Wednesday, March 21, 2012

Message from Mr. Murphy

We continue to struggle with technology issues in Jordan. The students will try and post their comments from Mount Nebo (the place where Moses viewed the Promised Land before being taken up), an artists conclave in Madaba that specializes in mosiacs to help handicapped Jordanians, one of the greatest mosques in Amman, and some street market free time during our time at Kings Academy tomorrow afternoon. 

Tuesday, March 20, 2012


Due to technical difficulties, our post will be a little abbreviated. We arrived at Petra after a 3 hour drive. It is an ancient city where people have been living since megalithic times. We started by descending down a valley into a gorge. Some of us got to ride horses and got to feel like Indiana Jones. The gorge itself was magnificent and towered above our heads. The gorge, unlike most canyons carved by water, was actually formed by an earthquake. It was easily a mile long, and walking through it, it was clear why the Nabateans thought this place was sacred. They revered the area and kept idols in facades carved into the rock. After a lengthy walk, the gorge opened up into a vast clearing in front of what is called the "treasury." This is the famous image of Petra that everyone knows. "Treasury" is a Bedouin name, and archaeologists are still unsure what its exact use was, though they suspect its use was more ceremonial than as a treasury. And we got our first glimpse of camels as well, which some of us, including Mr. Murphy, got to ride. What most people don't know about Petra, though, is that after the treasury there is an entire valley of ceremonial buildings, many almost as spectacular as the famous treasury. There is even a Roman theater carved into the rock. The buildings other than the treasury appear to have been used as burial sites. They have massive facades carved in the rock and chambers inside where people were buried. The exposed rock had richly colored layers. The whole place was beautiful and much more expansive and amazing than the single postcard picture people think of.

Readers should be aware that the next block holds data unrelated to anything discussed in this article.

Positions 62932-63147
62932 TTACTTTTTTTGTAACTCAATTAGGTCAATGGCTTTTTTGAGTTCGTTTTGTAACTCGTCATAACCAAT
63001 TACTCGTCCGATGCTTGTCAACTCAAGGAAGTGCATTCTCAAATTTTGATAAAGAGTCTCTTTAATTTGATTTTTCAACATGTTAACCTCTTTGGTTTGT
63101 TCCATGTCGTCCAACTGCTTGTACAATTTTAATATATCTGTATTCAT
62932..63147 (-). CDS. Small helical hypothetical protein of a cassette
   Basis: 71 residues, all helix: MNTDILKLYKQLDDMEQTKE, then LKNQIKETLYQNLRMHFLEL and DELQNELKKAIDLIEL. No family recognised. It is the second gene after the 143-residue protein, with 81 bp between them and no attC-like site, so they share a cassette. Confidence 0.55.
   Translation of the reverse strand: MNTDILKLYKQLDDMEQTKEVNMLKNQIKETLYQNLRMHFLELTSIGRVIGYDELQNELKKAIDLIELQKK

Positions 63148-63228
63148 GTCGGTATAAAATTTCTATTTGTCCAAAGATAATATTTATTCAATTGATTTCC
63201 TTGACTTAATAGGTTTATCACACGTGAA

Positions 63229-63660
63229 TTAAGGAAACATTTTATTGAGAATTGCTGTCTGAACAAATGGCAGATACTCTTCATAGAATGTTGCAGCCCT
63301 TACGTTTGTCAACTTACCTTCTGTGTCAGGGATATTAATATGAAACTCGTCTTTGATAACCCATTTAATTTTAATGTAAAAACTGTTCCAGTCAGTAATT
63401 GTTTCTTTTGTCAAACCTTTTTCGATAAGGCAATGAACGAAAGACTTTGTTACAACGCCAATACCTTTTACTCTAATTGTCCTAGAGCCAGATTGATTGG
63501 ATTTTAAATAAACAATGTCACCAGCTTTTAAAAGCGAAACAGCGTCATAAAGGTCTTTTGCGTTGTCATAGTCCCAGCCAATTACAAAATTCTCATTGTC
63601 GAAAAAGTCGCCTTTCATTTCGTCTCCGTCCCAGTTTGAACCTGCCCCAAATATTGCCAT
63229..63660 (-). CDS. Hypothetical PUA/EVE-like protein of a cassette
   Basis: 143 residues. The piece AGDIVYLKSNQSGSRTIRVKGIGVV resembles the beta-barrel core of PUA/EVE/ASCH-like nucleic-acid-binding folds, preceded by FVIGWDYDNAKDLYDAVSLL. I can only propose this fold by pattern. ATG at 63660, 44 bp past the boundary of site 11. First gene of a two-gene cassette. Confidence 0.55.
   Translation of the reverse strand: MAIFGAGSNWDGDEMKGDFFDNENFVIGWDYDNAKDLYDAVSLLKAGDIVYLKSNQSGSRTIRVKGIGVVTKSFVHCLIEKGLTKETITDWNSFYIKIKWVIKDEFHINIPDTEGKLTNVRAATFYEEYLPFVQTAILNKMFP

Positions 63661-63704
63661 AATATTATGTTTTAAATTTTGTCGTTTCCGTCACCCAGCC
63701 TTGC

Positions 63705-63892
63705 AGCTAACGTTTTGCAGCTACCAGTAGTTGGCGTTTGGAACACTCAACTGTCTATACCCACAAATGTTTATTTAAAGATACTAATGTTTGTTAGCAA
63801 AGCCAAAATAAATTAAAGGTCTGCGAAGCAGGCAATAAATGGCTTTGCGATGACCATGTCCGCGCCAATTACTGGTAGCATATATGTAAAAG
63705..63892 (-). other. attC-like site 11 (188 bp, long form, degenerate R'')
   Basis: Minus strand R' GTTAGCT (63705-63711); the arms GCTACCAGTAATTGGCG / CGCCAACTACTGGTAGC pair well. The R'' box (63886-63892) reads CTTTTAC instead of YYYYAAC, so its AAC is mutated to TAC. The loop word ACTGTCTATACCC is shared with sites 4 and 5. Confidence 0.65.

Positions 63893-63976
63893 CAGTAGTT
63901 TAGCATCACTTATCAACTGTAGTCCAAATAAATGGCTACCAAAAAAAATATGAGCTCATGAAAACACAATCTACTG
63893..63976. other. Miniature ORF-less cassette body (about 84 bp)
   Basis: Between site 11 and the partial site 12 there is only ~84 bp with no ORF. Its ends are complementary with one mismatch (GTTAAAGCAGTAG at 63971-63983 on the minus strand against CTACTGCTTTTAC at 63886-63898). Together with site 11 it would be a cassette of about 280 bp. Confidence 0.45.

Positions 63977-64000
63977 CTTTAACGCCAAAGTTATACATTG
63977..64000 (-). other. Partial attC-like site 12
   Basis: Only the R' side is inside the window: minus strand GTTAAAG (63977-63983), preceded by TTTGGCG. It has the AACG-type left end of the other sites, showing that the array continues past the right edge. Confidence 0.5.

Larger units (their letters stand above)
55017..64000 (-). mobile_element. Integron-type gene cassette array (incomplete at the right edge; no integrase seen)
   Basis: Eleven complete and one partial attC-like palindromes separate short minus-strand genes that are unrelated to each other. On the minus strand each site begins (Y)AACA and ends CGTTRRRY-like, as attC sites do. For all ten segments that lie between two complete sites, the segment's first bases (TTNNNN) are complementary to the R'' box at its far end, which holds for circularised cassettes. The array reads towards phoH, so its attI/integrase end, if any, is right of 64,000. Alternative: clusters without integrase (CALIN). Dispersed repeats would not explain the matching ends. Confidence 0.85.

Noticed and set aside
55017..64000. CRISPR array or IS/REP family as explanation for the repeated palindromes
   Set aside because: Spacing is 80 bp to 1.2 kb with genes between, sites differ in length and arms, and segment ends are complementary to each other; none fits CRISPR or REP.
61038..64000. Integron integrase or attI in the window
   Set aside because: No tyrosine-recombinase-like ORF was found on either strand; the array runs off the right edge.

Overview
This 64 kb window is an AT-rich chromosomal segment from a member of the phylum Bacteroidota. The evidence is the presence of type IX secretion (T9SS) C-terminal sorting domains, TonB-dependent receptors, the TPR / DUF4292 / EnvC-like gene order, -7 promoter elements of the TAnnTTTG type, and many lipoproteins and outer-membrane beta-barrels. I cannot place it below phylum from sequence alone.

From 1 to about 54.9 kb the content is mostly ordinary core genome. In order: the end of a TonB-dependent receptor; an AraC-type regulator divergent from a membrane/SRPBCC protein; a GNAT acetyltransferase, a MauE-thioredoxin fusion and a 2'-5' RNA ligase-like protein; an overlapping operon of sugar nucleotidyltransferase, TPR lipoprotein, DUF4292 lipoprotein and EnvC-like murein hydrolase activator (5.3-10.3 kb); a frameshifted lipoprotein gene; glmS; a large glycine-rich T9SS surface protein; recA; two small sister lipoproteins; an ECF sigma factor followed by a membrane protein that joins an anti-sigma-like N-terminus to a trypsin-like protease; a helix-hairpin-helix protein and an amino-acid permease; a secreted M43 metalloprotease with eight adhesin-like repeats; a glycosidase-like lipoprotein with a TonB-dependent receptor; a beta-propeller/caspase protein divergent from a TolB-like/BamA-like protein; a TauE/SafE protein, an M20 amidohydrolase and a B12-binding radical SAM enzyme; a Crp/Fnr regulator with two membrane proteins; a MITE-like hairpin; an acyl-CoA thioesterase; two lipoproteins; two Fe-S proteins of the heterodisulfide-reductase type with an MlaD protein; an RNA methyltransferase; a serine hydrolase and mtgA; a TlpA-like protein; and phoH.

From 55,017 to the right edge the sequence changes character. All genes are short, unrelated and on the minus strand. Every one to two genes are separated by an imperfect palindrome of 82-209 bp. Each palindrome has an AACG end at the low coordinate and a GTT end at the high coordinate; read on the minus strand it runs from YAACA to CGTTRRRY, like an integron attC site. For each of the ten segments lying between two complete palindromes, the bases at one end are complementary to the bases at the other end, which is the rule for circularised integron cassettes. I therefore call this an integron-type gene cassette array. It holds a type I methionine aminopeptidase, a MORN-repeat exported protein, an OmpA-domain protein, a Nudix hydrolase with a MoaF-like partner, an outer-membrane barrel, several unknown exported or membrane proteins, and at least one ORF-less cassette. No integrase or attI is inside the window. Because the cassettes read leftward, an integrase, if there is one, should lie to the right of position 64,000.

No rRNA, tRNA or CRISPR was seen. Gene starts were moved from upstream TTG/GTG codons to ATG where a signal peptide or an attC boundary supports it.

Mr. Murphy will post additional pictures tomorrow when we get a better internet connection.

Monday, March 19, 2012

From Israel to Jordan

We spent our last morning in Israel touring the ruins of Scythapolis at Beth Shean. We then crossed over the border into Jordan and spent the rest of the afternoon touring the amazing ruins of Jerash, one of the best preserved examples of Roman architecture in the world. 

An earthquake in 749 AD knocked over most of the structures

but the theatre still works! The acoustics are remarkable.
taking a rest at the former public latrines

having some fun in the main square of the town

The boys jumping at Jerash

From Israel to Jordan